For more than six years, proponents of the Desert Rock Energy Project have been hard at work trying to convince the
world that building a 1,500-megawatt coal-fired power plant on the Navajo Nation is a good idea.
Time and again, these efforts have not produced the results that Sithe Global and its supporters had hoped for, and it
appears that the company may finally be seeing the writing on the wall.
In a High Country News article last month, Dirk Straussfeld, Sithe's executive vice president, said that the company is
going back to square one on its plans for the facility, reviewing whether and how to proceed. Given the regulatory,economic and public opinion setbacks that the proposed facility has faced, this is a long overdue recognition of
reality. It is nonetheless cause for cautious optimism that a third coal-fired power plant in the Four Corners region
might not be the sealed fate it was once thought to be.
Tacky as it may be to celebrate at a funeral, seeing a poorly conceived project go the way of the wind is something
over which all of us who live in this area can share a collective high-five. As it was proposed, Desert Rock, which
would have brought much-needed jobs to the Navajo Nation and was therefore supported by the tribal government, was
fraught with problems that would have had significant impacts on public health and the environment, all while
contributing to global climate change.
A broad-based coalition of tribal groups, state, regional and federal lawmakers and conservation organizations amassed
a body of evidence outlining all that was wrong with the power-plant proposal and the process through which it had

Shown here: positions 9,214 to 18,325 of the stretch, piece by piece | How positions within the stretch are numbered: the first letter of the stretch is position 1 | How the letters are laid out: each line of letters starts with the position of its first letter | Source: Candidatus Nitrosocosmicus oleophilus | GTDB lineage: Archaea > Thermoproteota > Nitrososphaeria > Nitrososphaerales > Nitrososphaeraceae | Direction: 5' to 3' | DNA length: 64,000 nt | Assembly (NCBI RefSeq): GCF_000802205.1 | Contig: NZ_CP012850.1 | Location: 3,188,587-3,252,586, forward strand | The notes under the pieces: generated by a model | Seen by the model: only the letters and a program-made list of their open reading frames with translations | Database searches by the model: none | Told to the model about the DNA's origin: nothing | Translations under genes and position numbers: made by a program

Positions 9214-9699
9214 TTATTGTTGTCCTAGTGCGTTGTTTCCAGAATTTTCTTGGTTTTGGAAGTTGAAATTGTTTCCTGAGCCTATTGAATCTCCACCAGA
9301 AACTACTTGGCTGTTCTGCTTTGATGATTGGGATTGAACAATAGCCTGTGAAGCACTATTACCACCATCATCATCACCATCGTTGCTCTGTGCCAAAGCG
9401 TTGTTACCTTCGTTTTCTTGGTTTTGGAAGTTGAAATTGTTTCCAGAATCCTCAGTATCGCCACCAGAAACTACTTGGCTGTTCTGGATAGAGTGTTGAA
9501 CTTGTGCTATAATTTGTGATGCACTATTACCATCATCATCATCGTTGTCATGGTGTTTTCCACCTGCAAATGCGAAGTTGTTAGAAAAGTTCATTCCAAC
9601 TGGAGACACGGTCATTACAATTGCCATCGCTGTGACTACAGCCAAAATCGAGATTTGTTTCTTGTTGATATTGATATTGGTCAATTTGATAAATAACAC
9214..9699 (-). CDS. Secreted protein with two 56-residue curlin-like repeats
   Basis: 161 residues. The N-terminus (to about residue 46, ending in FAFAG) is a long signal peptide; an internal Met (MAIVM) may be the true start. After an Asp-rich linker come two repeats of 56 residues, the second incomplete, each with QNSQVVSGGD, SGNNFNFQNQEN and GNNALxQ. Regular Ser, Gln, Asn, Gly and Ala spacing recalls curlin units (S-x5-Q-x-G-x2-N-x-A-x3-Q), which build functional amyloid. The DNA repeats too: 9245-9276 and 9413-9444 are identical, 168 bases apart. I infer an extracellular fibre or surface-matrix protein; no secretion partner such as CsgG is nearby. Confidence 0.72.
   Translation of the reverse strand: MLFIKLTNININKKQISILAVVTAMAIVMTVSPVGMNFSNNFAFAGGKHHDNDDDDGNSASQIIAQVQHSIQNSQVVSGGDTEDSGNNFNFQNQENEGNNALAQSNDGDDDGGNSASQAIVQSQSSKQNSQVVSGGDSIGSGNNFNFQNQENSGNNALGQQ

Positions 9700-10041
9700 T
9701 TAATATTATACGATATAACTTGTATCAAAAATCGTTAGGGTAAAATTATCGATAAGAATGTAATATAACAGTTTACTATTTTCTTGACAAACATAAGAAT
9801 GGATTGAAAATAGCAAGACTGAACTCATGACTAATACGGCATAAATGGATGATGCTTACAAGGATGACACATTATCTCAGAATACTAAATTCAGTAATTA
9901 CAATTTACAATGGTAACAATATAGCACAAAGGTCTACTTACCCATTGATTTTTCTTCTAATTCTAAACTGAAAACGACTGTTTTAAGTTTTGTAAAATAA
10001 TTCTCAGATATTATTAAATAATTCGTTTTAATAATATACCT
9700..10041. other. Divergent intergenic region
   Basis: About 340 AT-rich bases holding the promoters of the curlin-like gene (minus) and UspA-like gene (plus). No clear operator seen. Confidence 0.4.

advanced. The Environmental Protection Agency remanded the facility's air permit in 2009, investors began questioning
the wisdom of throwing money behind more coal-derived energy, and the federal government denied proponents' application
for funding to experiment with unproven carbon capture and carbon sequestration technology at the facility.
Nevertheless, Sithe persisted in its efforts.
Until now. Sithe is apparently putting all options into the mix for consideration of next steps - including whether the
project it proposes will even be a coal-fired facility. Implicit in this decision is the realization that public
utilities - entities that Desert Rock owners would rely on to purchase the power generated at the plant - are moving
away from coal-generated power.
That recognition, and the return to the drawing board that it prompted, gives those of us who would like to see a
comprehensive shift in how and where our energy is derived an opportunity to help reshape Desert Rock as a project that
will meet the three-pronged test: to provide power, to serve as an economic engine for the Navajo Nation and to
not harm public health and the environment in the process.
Clean, renewable energy is the way forward in that effort, and Sithe can be a leader in that transformation. Here's
hoping the company is up to the challenge.
Megan Graham is director of
the San Juan Citizens Alliance.